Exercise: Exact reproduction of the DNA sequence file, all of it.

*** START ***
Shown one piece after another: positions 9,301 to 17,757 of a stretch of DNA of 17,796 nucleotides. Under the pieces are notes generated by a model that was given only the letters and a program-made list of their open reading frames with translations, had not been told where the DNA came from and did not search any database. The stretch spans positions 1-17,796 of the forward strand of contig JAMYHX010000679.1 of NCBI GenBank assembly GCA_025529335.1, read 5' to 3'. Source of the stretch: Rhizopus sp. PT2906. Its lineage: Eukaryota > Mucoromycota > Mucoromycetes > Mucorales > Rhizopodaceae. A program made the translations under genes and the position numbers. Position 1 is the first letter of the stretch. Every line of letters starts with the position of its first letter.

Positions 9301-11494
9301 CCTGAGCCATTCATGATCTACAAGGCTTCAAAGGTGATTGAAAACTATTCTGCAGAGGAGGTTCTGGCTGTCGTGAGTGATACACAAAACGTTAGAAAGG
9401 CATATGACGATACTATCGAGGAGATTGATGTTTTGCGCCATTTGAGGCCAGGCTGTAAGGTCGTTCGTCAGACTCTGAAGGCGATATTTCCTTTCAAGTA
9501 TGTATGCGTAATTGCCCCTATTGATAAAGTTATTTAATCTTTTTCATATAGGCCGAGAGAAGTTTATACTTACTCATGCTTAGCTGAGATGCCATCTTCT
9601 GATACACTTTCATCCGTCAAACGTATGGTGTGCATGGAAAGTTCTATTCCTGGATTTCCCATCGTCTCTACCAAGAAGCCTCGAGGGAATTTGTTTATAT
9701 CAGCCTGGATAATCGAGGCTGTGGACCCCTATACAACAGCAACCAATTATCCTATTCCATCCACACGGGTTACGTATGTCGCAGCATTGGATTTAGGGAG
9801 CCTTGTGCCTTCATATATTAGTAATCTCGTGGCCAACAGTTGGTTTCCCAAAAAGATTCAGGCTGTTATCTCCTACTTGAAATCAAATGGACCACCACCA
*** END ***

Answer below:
Shown one piece after another: positions 9,301 to 17,757 of a stretch of DNA of 17,796 nucleotides. Under the pieces are notes generated by a model that was given only the letters and a program-made list of their open reading frames with translations, had not been told where the DNA came from and did not search any database. The stretch spans positions 1-17,796 of the forward strand of contig JAMYHX010000679.1 of NCBI GenBank assembly GCA_025529335.1, read 5' to 3'. Source of the stretch: Rhizopus sp. PT2906. Its lineage: Eukaryota > Mucoromycota > Mucoromycetes > Mucorales > Rhizopodaceae. A program made the translations under genes and the position numbers. Position 1 is the first letter of the stretch. Every line of letters starts with the position of its first letter.

Positions 9301-11494
9301 CCTGAGCCATTCATGATCTACAAGGCTTCAAAGGTGATTGAAAACTATTCTGCAGAGGAGGTTCTGGCTGTCGTGAGTGATACACAAAACGTTAGAAAGG
9401 CATATGACGATACTATCGAGGAGATTGATGTTTTGCGCCATTTGAGGCCAGGCTGTAAGGTCGTTCGTCAGACTCTGAAGGCGATATTTCCTTTCAAGTA
9501 TGTATGCGTAATTGCCCCTATTGATAAAGTTATTTAATCTTTTTCATATAGGCCGAGAGAAGTTTATACTTACTCATGCTTAGCTGAGATGCCATCTTCT
9601 GATACACTTTCATCCGTCAAACGTATGGTGTGCATGGAAAGTTCTATTCCTGGATTTCCCATCGTCTCTACCAAGAAGCCTCGAGGGAATTTGTTTATAT
9701 CAGCCTGGATAATCGAGGCTGTGGACCCCTATACAACAGCAACCAATTATCCTATTCCATCCACACGGGTTACGTATGTCGCAGCATTGGATTTAGGGAG
9801 CCTTGTGCCTTCATATATTAGTAATCTCGTGGCCAACAGTTGGTTTCCCAAAAAGATTCAGGCTGTTATCTCCTACTTGAAATCAAATGGACCACCACCA